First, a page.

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Basso feels he is in perfect position after week 1...

Basso on track for third Giro, without Amadio’s magic wand

Liquigas captain limits losses in Giro's opening week and looks ahead to the grind in the Dolomites

LAGO LACENO, Italy (VN) — Ivan Basso is silencing the doubters, those who before the Giro d’Italia questioned his ability to win for a third time. In Rocca di Cambio yesterday and in Lago Laceno today, his Liquigas-Cannondale team rode as a unit and Basso placed well.

“Did you have your doubts? We showed today, just as was predicted, that we are well prepared,” Roberto Amadio, team manager told VeloNews.

“The team is there, it means that Ivan’s morale is high. OK, for sure, he’s still not at 100 percent, but the true mountains are still a week off.”

The 34-year-old Italian began this year’s Giro slightly behind in preparation due to two crashes. In Paris-Nice he crashed and then abandoned with sore ribs. Weeks later, he crashed in Spain at the Volta a Catalunya and banged his knee.

With the setbacks, Basso failed to show well in the Giro del Trentino and the Tour de Romandie earlier this month. Critics wondered if he could win as he did in 2006 or two years ago, in 2010. Those voices have been silenced somewhat.

Liquigas led for most of the climb today to Lago Laceno, where Alex Zülle won in 1998. At one point, Basso had four men leading up the final climb of Colle Molella. After finishing, he covered himself in a warmer jersey and rode to the bus. He showered, dressed and dried his hair.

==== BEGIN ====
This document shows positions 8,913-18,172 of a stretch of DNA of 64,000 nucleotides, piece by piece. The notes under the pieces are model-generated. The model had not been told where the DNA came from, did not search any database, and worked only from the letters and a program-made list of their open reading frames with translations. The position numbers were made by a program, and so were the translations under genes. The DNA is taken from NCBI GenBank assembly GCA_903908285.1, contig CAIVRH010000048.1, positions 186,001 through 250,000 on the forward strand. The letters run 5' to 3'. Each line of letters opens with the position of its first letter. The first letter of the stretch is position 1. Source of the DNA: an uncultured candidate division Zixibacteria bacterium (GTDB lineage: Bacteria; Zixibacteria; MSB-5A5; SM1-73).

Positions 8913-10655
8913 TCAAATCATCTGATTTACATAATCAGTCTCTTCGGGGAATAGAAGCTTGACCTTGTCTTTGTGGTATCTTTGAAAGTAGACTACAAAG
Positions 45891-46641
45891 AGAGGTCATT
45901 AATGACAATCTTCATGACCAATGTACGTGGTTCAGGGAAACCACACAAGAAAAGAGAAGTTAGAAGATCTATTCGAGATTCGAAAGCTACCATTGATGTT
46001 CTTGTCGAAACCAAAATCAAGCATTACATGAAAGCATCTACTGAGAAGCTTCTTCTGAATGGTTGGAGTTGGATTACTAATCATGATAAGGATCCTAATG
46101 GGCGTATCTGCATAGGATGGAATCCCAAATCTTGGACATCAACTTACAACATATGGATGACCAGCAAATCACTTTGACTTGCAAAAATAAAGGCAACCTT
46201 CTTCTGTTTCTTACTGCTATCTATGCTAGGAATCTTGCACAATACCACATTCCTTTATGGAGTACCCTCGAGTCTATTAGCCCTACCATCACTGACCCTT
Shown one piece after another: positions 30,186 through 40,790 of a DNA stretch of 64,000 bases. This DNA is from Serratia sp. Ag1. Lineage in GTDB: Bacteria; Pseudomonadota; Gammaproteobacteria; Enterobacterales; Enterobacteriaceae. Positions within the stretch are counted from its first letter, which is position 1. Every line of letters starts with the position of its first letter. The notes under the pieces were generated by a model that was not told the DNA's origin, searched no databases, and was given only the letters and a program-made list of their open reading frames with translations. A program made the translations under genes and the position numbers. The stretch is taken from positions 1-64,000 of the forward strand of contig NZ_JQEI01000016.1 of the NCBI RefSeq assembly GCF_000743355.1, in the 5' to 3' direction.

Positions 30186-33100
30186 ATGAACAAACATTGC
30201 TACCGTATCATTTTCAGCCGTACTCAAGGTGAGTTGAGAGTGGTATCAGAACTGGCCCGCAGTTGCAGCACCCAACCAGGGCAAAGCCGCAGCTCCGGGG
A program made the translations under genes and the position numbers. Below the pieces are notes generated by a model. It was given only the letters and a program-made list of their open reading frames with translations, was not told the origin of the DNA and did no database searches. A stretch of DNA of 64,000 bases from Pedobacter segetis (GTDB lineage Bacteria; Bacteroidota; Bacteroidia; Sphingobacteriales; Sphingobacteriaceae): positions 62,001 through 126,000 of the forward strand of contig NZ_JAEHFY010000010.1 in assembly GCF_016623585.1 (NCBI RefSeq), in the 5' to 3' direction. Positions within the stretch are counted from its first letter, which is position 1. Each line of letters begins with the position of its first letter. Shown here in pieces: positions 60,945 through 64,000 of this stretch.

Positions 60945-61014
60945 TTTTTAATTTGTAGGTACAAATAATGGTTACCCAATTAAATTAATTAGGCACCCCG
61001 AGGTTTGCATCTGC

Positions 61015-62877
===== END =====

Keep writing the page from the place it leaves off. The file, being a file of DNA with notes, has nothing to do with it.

“I had my doubts too!” he told VeloNews while his hair dried. “They’re erased after this first week. I feel OK and I’m happy.”

Basso placed a decent 35th in the opening time trial and Liquigas rode to seventh in the team time trial in Verona. He lost a few seconds yesterday, but sits just 40 ticks behind overall leader Ryder Hesjedal (Garmin-Barracuda). Roman Kreuziger (Astana) is ahead of Basso by five seconds and Fränk Schleck (RadioShack-Nissan) is eight seconds back.

“I’m happy with my position. I’m OK, in the front with all the competition,” Basso added as his teammates climbed inside the bus with him. “If I win this Giro, it won’t be in these two stages, I [will] win in the last week. My power is in the second part of the Giro. It’s important not to lose time here, which I didn’t. I’m happy.

“My strong point is my regularity. The speed that was needed in this first week won’t win you the Giro in the third week.”

The Tour of Italy changes pace for a few days, with flat stages to Frosinone, Montecatini Terme and Cervere interspersed with the hilly stages to Assisi and Sestri Levante before the race hits the Dolomites on Saturday. That, said Amadio and Basso, is when the two-time Giro champion will see how high his ambitions can reach.

“There were problems ahead of the race and he didn’t start the race at the top. He’s in great shape now, but he can still improve,” Amadio continued outside of the bus. “I don’t have a magic wand, but at this point, Ivan looks ready.”